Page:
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The full stop (.), also called the period, presents few problems. It is chiefly
used to mark the end of a sentence expressing a statement, as in the following
Note how the full stops are used in the following article, extracted from TheGuardian:
- Terry Pratchett's latest book is not yet out in paperback.
- I asked her whether she could tell me the way to Brighton.
- Chinese, uniquely among the world's languages, is written in a
- The British and the Irish drive on the left; all other Europeans drive on
There is one common error you must watch out for. Here is an example of it
(remember, an asterisk marks a badly punctuated sentence):
- The opening of Ken Loach's film Riff-Raff in New York casts doubt
onWinston Churchill's observation that the United States and Britain
were two countries separated by a common language.
In what must be a first, an entire
British film has been given sub-titles to help Americans cut through the thick
stew of Glaswegian, Geordie, Liverpudlian, West African and West
Indian accents. With the arrival of Riff-Raff, English as spoken by many
British citizens has qualified as a foreign language in the US. Admittedly, the
accents on the screen would present a challenge to many people raised on the
Queen's English. But it is disconcerting to watch a British film with
sub-titles, not unlike watching Marlon Brando dubbed into Italian.
Can you see what's wrong with this? Yes, there are two complete statements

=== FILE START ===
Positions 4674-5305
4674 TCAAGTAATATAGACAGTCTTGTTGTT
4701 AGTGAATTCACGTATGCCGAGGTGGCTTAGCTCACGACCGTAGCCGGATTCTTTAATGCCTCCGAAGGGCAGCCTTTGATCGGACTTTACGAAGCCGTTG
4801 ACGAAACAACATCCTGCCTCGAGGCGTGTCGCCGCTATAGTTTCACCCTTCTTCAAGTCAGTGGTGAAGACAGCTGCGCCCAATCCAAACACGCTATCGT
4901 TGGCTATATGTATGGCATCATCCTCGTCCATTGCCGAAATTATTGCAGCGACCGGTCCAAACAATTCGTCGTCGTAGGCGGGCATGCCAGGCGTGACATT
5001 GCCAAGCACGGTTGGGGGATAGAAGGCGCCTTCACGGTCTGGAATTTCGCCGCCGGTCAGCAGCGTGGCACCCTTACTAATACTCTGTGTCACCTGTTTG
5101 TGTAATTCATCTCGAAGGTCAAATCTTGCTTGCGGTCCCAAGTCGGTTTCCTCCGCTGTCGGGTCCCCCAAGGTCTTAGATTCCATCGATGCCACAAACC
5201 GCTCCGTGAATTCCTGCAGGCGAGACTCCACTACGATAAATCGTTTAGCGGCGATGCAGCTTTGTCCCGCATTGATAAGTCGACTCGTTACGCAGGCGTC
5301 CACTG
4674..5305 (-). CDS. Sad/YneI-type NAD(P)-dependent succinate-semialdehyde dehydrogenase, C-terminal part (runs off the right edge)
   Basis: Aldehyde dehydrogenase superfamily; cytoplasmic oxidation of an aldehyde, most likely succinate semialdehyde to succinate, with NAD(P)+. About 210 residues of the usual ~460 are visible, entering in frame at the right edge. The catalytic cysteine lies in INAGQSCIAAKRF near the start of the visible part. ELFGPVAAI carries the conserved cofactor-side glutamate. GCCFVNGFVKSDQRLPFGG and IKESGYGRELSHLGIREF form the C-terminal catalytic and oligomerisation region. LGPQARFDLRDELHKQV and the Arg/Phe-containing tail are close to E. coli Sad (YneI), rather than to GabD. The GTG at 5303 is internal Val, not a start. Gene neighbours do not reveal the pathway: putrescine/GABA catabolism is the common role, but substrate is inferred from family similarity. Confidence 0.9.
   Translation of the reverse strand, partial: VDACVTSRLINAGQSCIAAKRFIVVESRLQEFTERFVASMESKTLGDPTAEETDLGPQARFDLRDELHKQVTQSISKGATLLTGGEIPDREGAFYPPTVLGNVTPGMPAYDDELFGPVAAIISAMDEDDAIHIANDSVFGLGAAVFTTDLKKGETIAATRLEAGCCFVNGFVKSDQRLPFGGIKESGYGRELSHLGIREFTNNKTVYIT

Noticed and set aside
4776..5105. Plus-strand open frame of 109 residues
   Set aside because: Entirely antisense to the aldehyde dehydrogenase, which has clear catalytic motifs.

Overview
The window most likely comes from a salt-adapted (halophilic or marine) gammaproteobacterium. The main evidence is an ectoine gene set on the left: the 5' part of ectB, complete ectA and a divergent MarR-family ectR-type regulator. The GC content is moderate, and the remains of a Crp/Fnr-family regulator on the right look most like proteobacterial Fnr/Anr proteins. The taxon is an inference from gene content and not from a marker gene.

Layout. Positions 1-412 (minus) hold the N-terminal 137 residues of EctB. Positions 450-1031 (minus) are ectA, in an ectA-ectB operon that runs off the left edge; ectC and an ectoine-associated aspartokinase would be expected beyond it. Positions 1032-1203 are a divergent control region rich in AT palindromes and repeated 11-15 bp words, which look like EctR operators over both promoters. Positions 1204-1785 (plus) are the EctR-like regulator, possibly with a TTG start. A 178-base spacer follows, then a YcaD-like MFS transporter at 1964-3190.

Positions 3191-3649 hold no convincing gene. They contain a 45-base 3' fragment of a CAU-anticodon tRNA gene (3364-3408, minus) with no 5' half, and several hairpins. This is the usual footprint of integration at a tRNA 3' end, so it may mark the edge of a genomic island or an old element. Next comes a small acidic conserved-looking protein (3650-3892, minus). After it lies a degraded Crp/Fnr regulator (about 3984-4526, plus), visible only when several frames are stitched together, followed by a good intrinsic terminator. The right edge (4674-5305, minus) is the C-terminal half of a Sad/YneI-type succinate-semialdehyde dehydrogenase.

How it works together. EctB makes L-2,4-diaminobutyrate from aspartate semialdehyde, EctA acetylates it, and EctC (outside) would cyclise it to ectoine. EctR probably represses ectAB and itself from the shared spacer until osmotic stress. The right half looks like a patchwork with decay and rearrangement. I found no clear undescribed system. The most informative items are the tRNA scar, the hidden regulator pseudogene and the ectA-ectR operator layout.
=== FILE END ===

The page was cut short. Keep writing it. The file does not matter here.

here, but the first one has been punctuated only with a comma. This is not
possible, and something needs to be changed. The simplest way of fixing the
example is to change the comma to a full stop:
- *Norway has applied for EC membership, Sweden is expected to do the
Now each statement has its own full stop. This is correct, but you might
consider it clumsy to use two short sentences in a row. If so, you can change
the bad example in a different way:
- Norway has applied for EC membership. Sweden is expected to do the
This time we have used the connecting word and to combine the two short
statements into one longer statement, and so now we need only one full stop at
- Norway has applied for EC membership, and Sweden is expected to do
Here are some further examples of this very common error:
All of these examples suffer from the same problem: a comma has been used to
join two complete sentences. In each case, either the comma should be replaced
by a full stop, or a suitable connecting word should be added, such as and or
- *Bangladesh is one of the world's poorest countries, its annual income
is only $80 per person.
- *The British are notoriously bad at learning foreign languages, the
Dutch are famously good at it.
- *The proposal to introduce rock music to Radio 3 has caused an
outcry, angry letters have been pouring into the BBC.
- *Borg won his fifth straight Wimbledon title in 1980, the following year
he lost in the final to McEnroe.
Later, I'll explain another way of punctuating these
sentences, by using a semicolon.
Full stops are also sometimes used in punctuating
Summary of full stops:
- Put a full stop at the end of a complete statement.
- Do not connect two statements with a comma.
Copyright © Larry Trask, 1997